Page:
In addition to the price deals for budget accommodations, the atmosphere at the Sushi Lounge is hard to beat. The feel is a cross between Benihana and Mongolian grill. With great music, lots of natural lighting and a fun, relaxed tone, Sushi Bar is a place for all occasions.

“Because it is such a social food, it’s also a great place to come with family, on a date or with friends,” said Rooney. “Sushi is really meant to be shared.”

There’s a coffee shop next door with free wifi which you can pull off of while sitting in the “cave” bar as Rooney puts it. She adds that they are in the works of adding a patio to the back of the bar in the spring to make the restaurant more open and outdoorsy in the summer, bringing in the fresh breeze and summer sounds. And with its safe distance away from the harbor, no one need worry about birds flying in to snatch up a meal.

“We want people to come in and feel relaxed, at home, clean and fresh,” said Rooney. “It should peak your interest when you walk in as being different from typical sushi restaurants.”

Rooney and Interlandi have come a long way in the design of Point Loma’s Sushi Lounge. The cave bar used to be a barber shop and the dining are used to be a Mexican restaurant. Now, with its classy and earthy décor, the place is unrecognizable. And Rooney and Interlandi did all the designing themselves.

“It’s open, airy and light,” said Rooney. “It’s amazing to see how it turned out.”

As for the food, Sushi Lounge has a wider range of options than most. While they mostly focus on the sushi, Rooney doesn’t consider the business to be traditional.

“We focus mostly on southern California flavors such as cilantros and serranos and interesting combinations,” said Rooney. “We make almost all of our own sauces which brings a unique flavor to a lot of our dishes. When you put love into your food, even if it’s something you’ve already had before, the experience is elevated because it’s all fresh.”

Rooney add that the alternative flavors they provide and the other cultures Sushi Lounge incorporates into its food really brings in more of a global approach to sushi.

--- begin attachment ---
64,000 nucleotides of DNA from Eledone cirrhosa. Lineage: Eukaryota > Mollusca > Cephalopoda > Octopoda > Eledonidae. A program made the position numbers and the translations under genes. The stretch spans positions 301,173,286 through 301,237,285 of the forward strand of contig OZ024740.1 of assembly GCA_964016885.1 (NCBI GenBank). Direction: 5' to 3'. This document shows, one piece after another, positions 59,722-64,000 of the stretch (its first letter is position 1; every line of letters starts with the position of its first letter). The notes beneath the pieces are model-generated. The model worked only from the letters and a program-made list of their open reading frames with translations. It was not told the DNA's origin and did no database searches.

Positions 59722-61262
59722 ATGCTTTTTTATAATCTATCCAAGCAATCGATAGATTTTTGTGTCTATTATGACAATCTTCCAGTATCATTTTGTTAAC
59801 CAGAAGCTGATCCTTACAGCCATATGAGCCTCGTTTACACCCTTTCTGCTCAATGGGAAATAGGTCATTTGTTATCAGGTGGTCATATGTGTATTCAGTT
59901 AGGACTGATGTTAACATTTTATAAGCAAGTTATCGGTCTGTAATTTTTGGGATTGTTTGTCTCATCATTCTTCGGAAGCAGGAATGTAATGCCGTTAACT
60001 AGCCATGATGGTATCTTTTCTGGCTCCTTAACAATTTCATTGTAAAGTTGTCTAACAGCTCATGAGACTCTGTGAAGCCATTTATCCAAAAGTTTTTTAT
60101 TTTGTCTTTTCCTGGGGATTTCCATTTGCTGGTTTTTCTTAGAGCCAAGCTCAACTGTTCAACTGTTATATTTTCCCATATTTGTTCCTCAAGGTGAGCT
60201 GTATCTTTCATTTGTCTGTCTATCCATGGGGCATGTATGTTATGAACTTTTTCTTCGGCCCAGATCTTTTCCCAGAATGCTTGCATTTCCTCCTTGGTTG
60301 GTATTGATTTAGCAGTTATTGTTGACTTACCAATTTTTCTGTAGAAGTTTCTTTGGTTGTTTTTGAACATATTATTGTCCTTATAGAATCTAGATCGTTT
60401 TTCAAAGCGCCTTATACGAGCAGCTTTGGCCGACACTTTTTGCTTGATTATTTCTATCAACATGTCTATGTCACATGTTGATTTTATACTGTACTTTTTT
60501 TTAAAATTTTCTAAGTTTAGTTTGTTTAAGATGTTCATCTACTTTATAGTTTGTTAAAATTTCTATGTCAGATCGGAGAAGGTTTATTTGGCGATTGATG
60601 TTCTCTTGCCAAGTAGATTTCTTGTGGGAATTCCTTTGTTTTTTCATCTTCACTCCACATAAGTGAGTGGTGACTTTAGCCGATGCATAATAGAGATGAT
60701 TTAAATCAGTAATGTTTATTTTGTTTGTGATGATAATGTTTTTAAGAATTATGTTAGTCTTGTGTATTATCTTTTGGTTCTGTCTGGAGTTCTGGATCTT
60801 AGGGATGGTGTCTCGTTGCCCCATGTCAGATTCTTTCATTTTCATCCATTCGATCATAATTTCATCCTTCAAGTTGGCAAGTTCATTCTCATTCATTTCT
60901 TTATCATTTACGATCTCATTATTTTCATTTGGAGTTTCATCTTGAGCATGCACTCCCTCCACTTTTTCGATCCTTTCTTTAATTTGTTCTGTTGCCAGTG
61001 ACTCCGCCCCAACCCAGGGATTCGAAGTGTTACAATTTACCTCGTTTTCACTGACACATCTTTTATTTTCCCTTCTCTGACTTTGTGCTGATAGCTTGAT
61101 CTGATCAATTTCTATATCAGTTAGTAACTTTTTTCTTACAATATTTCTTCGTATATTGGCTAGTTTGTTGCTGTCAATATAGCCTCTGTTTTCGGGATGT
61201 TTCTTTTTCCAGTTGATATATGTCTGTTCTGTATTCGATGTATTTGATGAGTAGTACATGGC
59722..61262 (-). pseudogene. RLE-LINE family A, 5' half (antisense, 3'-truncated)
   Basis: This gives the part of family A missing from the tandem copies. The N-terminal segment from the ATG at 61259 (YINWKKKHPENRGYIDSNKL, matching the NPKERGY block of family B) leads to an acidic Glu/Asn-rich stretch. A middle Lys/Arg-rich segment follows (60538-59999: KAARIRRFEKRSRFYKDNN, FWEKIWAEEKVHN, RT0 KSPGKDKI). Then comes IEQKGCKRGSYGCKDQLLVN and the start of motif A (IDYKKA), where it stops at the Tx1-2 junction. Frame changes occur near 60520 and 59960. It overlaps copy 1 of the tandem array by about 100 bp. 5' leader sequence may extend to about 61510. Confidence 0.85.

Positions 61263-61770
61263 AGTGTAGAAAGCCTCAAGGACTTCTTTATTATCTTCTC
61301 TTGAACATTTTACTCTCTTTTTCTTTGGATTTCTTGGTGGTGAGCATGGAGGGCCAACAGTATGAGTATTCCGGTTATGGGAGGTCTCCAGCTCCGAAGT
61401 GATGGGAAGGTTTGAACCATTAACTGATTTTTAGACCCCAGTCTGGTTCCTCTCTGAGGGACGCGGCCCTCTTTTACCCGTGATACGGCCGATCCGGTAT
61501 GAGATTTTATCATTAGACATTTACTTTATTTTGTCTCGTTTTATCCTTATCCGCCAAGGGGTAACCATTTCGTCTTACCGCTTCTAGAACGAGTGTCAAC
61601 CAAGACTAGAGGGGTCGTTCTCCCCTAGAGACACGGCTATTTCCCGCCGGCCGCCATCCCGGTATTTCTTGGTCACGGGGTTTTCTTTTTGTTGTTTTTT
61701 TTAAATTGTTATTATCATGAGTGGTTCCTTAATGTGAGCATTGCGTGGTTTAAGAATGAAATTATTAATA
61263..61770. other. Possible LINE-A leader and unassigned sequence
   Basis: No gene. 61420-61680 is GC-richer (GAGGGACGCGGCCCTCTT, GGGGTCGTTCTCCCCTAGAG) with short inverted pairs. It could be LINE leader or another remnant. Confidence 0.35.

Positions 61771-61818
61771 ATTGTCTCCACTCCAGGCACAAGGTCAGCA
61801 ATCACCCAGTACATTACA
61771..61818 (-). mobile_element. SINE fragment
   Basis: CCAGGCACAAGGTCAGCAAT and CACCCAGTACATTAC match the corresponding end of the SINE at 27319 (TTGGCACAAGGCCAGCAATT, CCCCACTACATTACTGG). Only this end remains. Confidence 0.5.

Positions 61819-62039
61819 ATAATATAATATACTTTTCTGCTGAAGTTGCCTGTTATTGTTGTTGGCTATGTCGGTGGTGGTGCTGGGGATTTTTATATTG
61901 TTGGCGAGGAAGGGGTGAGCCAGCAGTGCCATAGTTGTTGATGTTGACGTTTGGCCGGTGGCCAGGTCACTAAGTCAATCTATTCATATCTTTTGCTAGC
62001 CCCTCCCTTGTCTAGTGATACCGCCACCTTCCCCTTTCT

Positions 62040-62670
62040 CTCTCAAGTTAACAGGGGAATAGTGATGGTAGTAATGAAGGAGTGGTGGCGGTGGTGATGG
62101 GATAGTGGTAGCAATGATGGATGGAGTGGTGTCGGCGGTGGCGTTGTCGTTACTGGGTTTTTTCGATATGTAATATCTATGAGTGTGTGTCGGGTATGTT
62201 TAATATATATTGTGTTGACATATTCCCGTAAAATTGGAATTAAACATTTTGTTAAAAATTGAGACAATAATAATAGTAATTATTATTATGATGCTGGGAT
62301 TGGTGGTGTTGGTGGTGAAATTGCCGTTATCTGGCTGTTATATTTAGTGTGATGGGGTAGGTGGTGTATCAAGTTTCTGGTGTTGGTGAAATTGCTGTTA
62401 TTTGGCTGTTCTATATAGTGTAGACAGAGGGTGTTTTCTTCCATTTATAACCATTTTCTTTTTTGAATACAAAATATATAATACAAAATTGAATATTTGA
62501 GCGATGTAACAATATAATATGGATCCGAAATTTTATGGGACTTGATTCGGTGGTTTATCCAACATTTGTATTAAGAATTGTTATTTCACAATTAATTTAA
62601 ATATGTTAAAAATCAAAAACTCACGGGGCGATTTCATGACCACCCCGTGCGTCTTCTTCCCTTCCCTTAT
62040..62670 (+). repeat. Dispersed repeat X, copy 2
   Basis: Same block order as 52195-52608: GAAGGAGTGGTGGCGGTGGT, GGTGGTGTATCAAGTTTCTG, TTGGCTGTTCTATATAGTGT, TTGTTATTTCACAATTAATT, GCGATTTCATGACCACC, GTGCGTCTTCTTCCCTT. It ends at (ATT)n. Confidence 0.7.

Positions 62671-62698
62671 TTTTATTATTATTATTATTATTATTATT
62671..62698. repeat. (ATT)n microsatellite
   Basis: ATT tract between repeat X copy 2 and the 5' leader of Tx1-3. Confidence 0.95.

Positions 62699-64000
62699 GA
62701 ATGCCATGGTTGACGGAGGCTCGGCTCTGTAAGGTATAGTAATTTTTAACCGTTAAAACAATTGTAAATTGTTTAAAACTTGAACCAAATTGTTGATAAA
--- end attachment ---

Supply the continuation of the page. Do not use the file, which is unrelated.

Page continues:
“Our fish comes from all over the world,” said Rooney. “Our tuna is mostly local but a lot of our fish come from Hawaii, Fiji, Japan…wherever we can get the best quality for a particular fish.”

Owner and customer favorites include the Citrus Chili Yellowtail with serrano chillies and cilantro lemon yuzu soy sauce, and the Tsunami Rolls with grilled shrimp, crab, avocado, Cajun seared albacore, roasted garlic, and more. Menus can also be found online and has something for every taste pallet. And if guests can’t decide for themselves, the servers are there to help.

“Sushi can be very intimidating. It’s a foreign cuisine that not everyone has a lot of experience with,” said Rooney. “We pride ourselves on really offering an informative hospitality so we really train our servers to talk to the guests and find out what it is that they enjoy in order to make proper recommendations based on preferred flavors.”

In addition, every September Sushi Lounge holds a chef’s competition where the house chefs compete with one another and the customers vote on their rolls.

“About five of those dishes have made it to the menu now,” said Rooney.

This is the place to go to after a long, hard day. After one has woken up late for a test, drove 20 miles to realize they’ve forgotten their purse, or even after a favorite team lost the chance to go to the Superbowl. For those looking for a fun, classy, down to earth sea-food restaurant to call home, and a food dish to eat their cares away without worrying about the calorie count, Sushi lounge is well worth the quick trip.

About the author

Victoria Davis